There has long been a formula for creating a great Super Bowl commercial. And therein lies the problem.
The old formula is tired and out of step with the times. This premise was on full display yesterday. The decline in the quality of the spots has nothing to do with the notion that marketers need to play it safe because the economy sucks. I don’t subscribe to this school of thought. Now more than ever, we want to be entertained.
No, the dynamic that is undermining the age-old Super Bowl formula is YouTube. In a pre-YouTube era, animals, animal puppets and babies doing hilarious things used to be really fresh and funny. Super Bowl commercials were the original viral video. Now we can see even more outrageous and funnier videos from around the globe every day of the year with just a few clicks of our collective mouse. It is hard to out-zany the Internet.
The Super Bowl is still one of the best places to be if you want to reach a huge, tuned-in audience. But don’t go there for buzz. Three million is a lot to pay for a brief burst of chatter. If you show up, have something to say.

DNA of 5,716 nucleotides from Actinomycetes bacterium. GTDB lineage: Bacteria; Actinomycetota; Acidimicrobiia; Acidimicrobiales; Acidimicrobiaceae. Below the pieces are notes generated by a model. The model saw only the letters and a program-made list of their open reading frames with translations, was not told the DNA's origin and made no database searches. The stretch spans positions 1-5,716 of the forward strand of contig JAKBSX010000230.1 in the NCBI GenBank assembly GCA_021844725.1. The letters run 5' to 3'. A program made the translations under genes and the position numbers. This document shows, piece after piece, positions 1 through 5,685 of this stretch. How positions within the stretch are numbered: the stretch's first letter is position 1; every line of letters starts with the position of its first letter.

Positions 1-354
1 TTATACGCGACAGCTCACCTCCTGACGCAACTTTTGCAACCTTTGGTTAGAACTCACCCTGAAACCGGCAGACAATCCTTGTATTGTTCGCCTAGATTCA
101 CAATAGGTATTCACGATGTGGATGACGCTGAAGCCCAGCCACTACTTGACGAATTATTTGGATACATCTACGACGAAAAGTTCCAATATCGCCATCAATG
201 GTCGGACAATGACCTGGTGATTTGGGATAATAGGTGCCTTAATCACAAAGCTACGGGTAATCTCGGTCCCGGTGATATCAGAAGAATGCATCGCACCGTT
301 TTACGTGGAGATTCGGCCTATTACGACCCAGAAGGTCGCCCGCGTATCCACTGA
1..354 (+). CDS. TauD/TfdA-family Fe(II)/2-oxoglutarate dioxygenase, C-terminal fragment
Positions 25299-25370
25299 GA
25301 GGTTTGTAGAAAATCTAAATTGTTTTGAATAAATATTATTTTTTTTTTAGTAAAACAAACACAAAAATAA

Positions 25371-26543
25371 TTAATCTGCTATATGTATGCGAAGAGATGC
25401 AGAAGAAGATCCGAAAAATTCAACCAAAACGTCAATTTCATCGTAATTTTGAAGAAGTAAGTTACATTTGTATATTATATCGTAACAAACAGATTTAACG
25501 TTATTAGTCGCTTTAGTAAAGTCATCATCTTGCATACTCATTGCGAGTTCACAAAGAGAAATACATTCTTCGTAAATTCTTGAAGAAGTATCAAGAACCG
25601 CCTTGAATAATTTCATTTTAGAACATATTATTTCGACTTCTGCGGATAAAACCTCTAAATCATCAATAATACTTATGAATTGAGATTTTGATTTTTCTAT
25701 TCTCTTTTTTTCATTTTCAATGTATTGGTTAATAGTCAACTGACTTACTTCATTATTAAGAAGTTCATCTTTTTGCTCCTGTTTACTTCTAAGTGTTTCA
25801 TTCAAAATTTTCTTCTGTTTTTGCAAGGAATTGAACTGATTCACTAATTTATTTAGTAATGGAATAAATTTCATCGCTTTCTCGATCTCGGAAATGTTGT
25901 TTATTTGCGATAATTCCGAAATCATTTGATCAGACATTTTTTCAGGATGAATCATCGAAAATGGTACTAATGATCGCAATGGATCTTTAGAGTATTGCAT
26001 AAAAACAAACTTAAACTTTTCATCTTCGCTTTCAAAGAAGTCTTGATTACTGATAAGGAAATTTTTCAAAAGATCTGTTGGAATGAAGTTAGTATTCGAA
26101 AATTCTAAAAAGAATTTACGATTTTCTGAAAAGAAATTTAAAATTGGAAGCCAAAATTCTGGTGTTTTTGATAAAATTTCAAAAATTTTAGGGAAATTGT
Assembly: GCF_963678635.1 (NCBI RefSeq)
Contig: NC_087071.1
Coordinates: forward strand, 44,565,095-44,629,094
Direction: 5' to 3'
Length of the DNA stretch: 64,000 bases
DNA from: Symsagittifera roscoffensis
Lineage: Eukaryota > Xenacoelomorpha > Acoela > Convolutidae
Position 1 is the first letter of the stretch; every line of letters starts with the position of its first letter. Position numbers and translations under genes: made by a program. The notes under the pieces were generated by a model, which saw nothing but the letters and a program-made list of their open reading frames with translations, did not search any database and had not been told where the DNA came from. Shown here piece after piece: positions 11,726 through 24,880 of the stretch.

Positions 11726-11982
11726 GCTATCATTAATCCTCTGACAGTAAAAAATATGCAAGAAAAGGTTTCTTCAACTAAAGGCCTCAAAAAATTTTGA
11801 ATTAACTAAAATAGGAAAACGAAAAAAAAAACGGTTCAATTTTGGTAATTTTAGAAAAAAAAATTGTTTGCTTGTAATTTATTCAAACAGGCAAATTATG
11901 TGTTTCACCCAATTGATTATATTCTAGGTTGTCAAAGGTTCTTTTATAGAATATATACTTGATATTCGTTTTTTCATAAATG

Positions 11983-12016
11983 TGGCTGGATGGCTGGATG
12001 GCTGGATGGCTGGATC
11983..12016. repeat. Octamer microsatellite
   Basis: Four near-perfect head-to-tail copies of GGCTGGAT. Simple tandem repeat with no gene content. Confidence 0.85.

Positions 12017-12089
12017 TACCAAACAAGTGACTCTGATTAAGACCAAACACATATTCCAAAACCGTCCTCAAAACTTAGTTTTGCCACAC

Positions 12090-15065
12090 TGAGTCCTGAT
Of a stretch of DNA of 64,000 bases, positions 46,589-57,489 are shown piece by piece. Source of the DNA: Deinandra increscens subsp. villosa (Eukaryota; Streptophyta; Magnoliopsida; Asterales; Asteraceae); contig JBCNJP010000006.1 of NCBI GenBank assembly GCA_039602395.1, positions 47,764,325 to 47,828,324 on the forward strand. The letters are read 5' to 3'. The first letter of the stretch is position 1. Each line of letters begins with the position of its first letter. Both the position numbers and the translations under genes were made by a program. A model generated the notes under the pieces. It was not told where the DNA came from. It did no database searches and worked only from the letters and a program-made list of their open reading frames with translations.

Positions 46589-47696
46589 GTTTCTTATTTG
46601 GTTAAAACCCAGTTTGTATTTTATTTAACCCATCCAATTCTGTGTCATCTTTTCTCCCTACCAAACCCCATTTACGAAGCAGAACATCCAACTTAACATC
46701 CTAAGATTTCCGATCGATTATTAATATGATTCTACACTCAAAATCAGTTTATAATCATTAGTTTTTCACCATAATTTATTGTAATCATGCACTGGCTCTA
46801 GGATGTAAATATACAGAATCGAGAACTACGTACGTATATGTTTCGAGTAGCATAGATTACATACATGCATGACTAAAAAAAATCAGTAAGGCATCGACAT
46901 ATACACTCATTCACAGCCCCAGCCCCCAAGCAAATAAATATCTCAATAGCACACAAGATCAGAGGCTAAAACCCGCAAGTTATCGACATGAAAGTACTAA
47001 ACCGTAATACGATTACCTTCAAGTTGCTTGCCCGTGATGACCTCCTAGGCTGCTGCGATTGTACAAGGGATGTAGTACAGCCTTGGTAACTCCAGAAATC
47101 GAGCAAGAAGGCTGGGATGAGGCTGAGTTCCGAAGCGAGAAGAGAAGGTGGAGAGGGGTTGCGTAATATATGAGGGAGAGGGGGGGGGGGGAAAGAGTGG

Be in the Super Bowl when you need to launch something meaningful, perhaps a new product or a new positioning, because it still has the power to place new ideas squarely in the middle of pop culture. Get more than :30 for your money ($3m to be precise) by teasing weeks ahead of time to get the entertainment and news media to extend the message. Design an employee promotion around the sponsorship to use it as a morale-boosting event. Redesign the website (message and functionality) to capitalize on the inevitable burst of traffic.
So what did I like yesterday? Pepsi and Gatorade stood out. Both were launching big brand positioning campaigns. Both used it as a reveal after weeks of teaser advertising. Both executed well. The Denny’s spot was extremely funny, and is supported by a big promotion offering free Grand Slam breakfasts tomorrow all across the country.
Don't get me wrong. I like seeing guys getting whacked in the head, Mr Potato Head driving a car, a Cheetah unleashing killer pigeons and fully agree with Pedigree that dogs rule. But folks, we're talking about spending $3m for something you could have done any day of the year.